Why You Might Need Additional Domain Names for Your Art

Yay! You have a URL and website.

Boo! You only have one.

But . . . Yay! You’re a savvy businessperson and willing to listen to why you should care about buying more URLs.

Carol A. McIntyre, one of my Gold Mastermind members, has her site at carolamcintyre.com and pointing from paintingharmony.com. She also owns 16 other URLs for her art, teaching, and books.


Carol A. McIntyre, one of my Gold Mastermind members, has her site at carolamcintyre.com and pointing from paintingharmony.com. She also owns 16 other URLs for her art, teaching, and books.

Here are four reasons you want additional domain names (URLs).

1. Search. People might conduct a Web search for the keywords in your URL.  (But please do not do this for SEO. Read the comments below for thoughts on that from people far wiser on the subject than I.)

2. You want to be the owner of the URL. You’d be devastated if someone else got it.

3. You have multiple audiences. It confuses people when they see work that isn’t in line with what they know about and expect from you.

4. A branded URL is easier to remember and to share.

Now for some real-life examples to support my points.

You’re a Woman (or not!)

All women should own the URLs of their married and maiden names, including any version you can find in between.

Owning multiple versions of your name applies to you guys, too.

I have kept my maiden name, but I own AlysonStanfield.com, AlysonBStanfield.com, and ABStanfield.com. Why? Because people can search for me using any of those and I’d be mad at myself if I let anyone else get them.

You might also own versions of your name, in addition to URLs with your name + words like “art,” “studio,” or “sculpture” attached.

Multiple Audiences for Your Art

Dora Ficher's licensed work.

Dora Ficher’s licensed work.

Artist Dora Ficher asked in a coaching call for the Art Biz Incubator if it would be good to separate her licensed art from her fine art. Absolutely!

©Dora Ficher, <i>Parallel</i>. Collage, encaustic, oil sticks. 8 x 8 x 1.5 inches. Used with permission.

©Dora Ficher, Parallel. Collage, encaustic, oil sticks. 8 x 8 x 1.5 inches. Used with permission.

It doesn’t mean the two sites can’t be linked, but you don’t want people looking at paintings to be confused by seeing bed sheets.

Branded Products and Programs

It might be wise to buy a domain name for a class you teach, a trip you lead, a book you wrote, a big exhibition, or a year-long project. For example, I own the following URLs.

IdRatherBeintheStudio.com
ArtBizBootcamp.com
ArtBizMakever.com
OrganizeYourArtBiz.com

Celebrating Color classes with Carol McIntyre


Carol A. McIntyre’s site for her programs and classes: CelebratingColor.com. Another of Carol’s sites is http://www.paintwithcolorconfidence.com. When you click on it, notice how it is forwarded to the specific class on the Celebrating Color site.

While it sounds like a lot of work to build multiple sites, please note that I don’t have separate sites for all of these domains.

Only my book has a dedicated website. The others are built as pages on ArtBizCoach.com, and the domain name is pointing to the page name.

For example, ArtBizMakeover.com goes to ArtBizCoach.com/golden2013.

Wondering why bother with another URL if it’s just a page on your website?

As I mentioned in the opening, the first reason is that you’ll probably be upset if anyone else gets the URL.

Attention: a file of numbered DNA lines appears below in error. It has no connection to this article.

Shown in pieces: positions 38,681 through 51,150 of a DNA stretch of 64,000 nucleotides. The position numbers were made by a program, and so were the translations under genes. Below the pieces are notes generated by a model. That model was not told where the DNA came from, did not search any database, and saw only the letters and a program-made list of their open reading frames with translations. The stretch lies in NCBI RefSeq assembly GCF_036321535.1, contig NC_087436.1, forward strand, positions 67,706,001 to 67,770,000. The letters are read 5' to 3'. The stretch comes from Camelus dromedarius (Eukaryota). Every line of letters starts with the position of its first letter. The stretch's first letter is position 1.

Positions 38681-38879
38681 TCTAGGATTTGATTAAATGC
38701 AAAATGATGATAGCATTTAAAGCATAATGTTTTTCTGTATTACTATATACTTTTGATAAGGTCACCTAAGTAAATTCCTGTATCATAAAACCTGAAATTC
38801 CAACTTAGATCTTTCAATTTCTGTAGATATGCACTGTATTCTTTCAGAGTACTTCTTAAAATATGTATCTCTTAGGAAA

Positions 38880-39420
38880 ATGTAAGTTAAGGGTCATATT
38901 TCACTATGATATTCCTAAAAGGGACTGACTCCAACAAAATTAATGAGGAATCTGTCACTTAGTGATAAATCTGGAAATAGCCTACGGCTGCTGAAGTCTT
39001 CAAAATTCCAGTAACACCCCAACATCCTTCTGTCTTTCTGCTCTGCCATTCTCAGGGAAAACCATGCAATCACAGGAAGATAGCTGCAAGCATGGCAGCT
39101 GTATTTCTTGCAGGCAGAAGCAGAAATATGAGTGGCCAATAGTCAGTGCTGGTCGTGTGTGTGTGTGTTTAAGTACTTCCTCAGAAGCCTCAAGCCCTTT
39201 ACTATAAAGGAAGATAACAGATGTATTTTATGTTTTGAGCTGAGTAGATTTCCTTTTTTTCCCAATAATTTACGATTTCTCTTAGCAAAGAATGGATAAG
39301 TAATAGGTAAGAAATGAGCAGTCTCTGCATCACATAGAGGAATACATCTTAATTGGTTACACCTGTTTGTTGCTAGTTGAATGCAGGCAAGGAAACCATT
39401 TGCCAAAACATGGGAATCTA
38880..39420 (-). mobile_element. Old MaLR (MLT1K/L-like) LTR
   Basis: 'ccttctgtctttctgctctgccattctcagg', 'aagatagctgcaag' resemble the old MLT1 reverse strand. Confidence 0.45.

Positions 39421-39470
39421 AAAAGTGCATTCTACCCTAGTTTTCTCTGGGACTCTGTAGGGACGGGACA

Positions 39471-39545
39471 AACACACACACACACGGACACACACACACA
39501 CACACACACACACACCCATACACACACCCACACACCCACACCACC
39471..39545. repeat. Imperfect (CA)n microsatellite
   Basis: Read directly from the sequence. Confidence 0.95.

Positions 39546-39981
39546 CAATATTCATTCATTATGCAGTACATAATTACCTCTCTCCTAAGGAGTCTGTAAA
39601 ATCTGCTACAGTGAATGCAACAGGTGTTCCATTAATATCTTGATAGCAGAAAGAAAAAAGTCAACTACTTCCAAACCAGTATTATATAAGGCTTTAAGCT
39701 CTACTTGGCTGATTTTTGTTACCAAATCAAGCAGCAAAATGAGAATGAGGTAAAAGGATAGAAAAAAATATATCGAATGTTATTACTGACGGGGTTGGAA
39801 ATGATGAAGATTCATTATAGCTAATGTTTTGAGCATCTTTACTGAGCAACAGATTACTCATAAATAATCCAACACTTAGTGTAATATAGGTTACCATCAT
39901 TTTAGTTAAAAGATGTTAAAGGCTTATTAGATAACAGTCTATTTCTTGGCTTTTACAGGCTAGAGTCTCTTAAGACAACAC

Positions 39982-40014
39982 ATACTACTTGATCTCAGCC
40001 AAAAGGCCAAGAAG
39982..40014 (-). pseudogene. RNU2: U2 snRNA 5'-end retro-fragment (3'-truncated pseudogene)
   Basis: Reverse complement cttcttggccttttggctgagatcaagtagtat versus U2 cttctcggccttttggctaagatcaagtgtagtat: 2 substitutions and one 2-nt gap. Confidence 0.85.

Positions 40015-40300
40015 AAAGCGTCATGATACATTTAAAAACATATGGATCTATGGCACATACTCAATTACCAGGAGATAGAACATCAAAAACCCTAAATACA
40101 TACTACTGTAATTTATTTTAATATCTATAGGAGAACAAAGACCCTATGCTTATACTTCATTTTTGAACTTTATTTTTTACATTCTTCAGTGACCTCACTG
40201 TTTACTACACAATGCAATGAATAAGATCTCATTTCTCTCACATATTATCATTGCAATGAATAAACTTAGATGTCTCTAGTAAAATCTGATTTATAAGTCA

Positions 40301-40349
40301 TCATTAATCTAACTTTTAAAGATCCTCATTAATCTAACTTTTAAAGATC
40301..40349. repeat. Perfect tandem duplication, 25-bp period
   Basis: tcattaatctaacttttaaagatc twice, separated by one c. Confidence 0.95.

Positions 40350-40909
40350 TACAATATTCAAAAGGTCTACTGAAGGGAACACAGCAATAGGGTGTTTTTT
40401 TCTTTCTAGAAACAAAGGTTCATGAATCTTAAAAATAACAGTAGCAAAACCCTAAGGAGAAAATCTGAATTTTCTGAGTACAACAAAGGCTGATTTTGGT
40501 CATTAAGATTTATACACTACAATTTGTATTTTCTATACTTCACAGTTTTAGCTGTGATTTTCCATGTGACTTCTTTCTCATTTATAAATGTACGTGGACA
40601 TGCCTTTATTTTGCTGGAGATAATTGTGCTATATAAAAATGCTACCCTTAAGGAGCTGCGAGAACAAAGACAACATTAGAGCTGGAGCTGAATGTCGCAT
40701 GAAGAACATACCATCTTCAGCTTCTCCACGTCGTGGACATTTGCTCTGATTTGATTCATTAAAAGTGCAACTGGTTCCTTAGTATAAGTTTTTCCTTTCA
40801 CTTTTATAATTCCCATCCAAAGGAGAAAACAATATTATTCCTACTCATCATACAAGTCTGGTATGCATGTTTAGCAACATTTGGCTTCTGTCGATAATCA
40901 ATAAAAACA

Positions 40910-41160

The second reason is that it’s easier to send people to a quick URL that contains your branded name than to one with a string of backslashes.

What domains do you own?

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66 comments to Why You Might Need Additional Domain Names for Your Art

  • OMG! I have been wondering about this exact thing. Thank you so much! I also own Amantha.us. I cannot afford Amantha.com. I know I am not as big as Cher – but I am working on it – and like using just my first name. I am a bit annoyed that there ARE other Amanthas out there. I lived my whole life never finding my name on a mug so it is annoying when just “Amantha” has already been taken by another human. ;)

  • Do you think having a URL other than .com is worthwhile? Like Amantha, the ones I’ve looked at with .com can be over $1000!

  • I wholeheartedly agree with Alyson on this – even when I have the inkling of an idea regarding a special project, I go to see if the domain name is available, and then….purchase the .com, .org, .ca, .tv name etc. as appropriate. The other thing to consider is that domain name ownership can become a stream of income. Even if you don’t get to the project, someone else might have the same idea. They’ll contact you, and you can offer to sell the name. I’ve done it once, and it was a lucrative investment. I still went along with my project, but I found a way to reframe it.

  • I’m on the watchlist for buying the dot com of my name.

    I got stuck with the dot net. However, of my full name, was able to get all the dot coms. I just re-direct those to my art page dot net.

    In 2009, there were articles beginning to talk about how valuable it is to own your own name as a domain name. Some people were building sites or blogs and using them to get “real” jobs, etc.

    As for me and my dot com, many domain sellers will offer (for a fee of course) to watch when the original owners lapse on paying the renewal. I get first dibs to buy the dot com if this happens. Sadly, I’ve been watching for over eight years, and the owners keep renewing it for two years at a time. The website is NEVER updated…which makes me wonder too many nasty things, but hey, what can I do? Only hope they let it lapse.

    Great advice, Alyson.

    • Angeline: This begs the question: Is there ever a time when you should give up? Oh, and “Do you really want the URL if it was a site you didn’t like previously?” (e.g. a porn site or a shady businessperson)